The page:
Labour Policy For The Arts As Bad As Conservatives Tweet Reveals

Labour Arts Policy

Labour has come under fire after a message was tweeted by the party confirming that it would uphold the £180m slashed from the Arts Council budget by the Tories. They stated that the party would not reverse Tory cuts to culture spending if it wins the general election.

David Cameron’s government claimed on Monday that under Labour plans, the party would spend an additional £83m, cancelling previous cuts to the Arts Council budget – which funds theatres, museums and other cultural institutions, around the country. Labour quickly denied the claim, saying on Twitter: “Tory dossier says Labour will cancel cuts to the arts budget. We won’t.” Without thinking this through, Labour has ignited a backlash from its own supporters who retaliated that Labour has “a philistine approach to the arts”.

The television producer Simon Blackwell creator of, The Thick of It and  Peep Show, tweeted a link to the Labour announcement, sardonically adding: “New year, election year, a time of wide-eyed hope and the promise of new beginnings.”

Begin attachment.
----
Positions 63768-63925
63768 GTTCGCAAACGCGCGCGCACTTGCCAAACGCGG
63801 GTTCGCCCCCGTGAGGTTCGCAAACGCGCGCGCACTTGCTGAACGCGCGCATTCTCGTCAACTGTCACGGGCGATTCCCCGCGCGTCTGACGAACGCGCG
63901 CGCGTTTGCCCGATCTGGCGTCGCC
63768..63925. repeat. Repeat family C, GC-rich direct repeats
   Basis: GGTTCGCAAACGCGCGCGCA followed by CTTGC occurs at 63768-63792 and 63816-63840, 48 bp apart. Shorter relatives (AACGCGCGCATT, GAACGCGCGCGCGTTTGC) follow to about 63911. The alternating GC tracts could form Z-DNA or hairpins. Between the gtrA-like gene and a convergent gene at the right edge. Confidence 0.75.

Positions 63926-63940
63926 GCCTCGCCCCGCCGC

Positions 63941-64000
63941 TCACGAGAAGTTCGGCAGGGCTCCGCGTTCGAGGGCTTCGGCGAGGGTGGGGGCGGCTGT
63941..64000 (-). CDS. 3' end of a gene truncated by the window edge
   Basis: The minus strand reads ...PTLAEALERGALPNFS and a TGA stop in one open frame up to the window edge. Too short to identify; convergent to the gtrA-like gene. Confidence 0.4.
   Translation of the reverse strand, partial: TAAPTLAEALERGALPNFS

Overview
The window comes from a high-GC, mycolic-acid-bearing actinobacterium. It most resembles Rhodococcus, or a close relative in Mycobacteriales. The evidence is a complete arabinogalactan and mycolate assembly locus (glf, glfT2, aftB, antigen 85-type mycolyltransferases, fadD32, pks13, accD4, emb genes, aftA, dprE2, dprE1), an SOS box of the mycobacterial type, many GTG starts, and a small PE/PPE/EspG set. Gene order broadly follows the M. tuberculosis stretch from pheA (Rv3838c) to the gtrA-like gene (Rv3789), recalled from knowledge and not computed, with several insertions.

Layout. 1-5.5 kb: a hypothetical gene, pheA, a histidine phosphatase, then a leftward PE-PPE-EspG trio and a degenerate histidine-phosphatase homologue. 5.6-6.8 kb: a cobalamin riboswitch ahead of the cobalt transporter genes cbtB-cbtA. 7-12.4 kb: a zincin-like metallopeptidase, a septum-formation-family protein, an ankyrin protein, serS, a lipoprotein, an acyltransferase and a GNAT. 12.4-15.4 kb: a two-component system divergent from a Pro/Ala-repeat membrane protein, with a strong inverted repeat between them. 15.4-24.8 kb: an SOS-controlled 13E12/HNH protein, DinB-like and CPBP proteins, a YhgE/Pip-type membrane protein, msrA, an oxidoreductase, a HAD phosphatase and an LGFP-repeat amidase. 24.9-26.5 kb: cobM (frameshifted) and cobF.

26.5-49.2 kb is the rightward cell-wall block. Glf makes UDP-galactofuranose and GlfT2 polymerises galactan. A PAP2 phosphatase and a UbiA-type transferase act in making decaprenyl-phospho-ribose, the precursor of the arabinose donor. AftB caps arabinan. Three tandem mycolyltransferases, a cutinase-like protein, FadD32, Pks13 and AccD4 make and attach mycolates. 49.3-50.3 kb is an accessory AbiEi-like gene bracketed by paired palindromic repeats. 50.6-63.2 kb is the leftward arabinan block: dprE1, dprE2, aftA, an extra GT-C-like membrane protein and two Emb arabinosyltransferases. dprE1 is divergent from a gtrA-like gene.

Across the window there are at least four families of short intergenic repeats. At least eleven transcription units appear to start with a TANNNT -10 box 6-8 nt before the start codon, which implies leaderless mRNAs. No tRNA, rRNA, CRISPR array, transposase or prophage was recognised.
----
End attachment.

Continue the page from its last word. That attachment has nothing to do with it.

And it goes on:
Director of the Art Fund, Stephen Deuchar, warned that cuts to local authority budgets in particular had put intense pressure on local museums, galleries and cultural institutions, Mr Deuchar added he hoped both parties would see the “underlying social and economic impact” of arts funding.

Labour quickly responded by saying that their plans would be better that the Conservative alternative.“What would be disastrous for the future of the arts is another Tory government which would continue to devalue creativity in education and which would take public spending back to levels seen before the Arts Council had even been conceived of,” she stated. “We would ensure that we reinstate the importance of arts in education and we would look creatively at how we can rebalance available resources more fairly across the regions.”

In his first interview since taking office as Labour’s new shadow culture minister, Chris Bryant told the Guardian that, “one of his first priorities if he were to take office would be to encourage diversity and fairer funding in the arts” He added that Labour would address the ‘Cultural drought’ afflicting areas outside of London”. encouraging people to hire people from a diversity of backgrounds.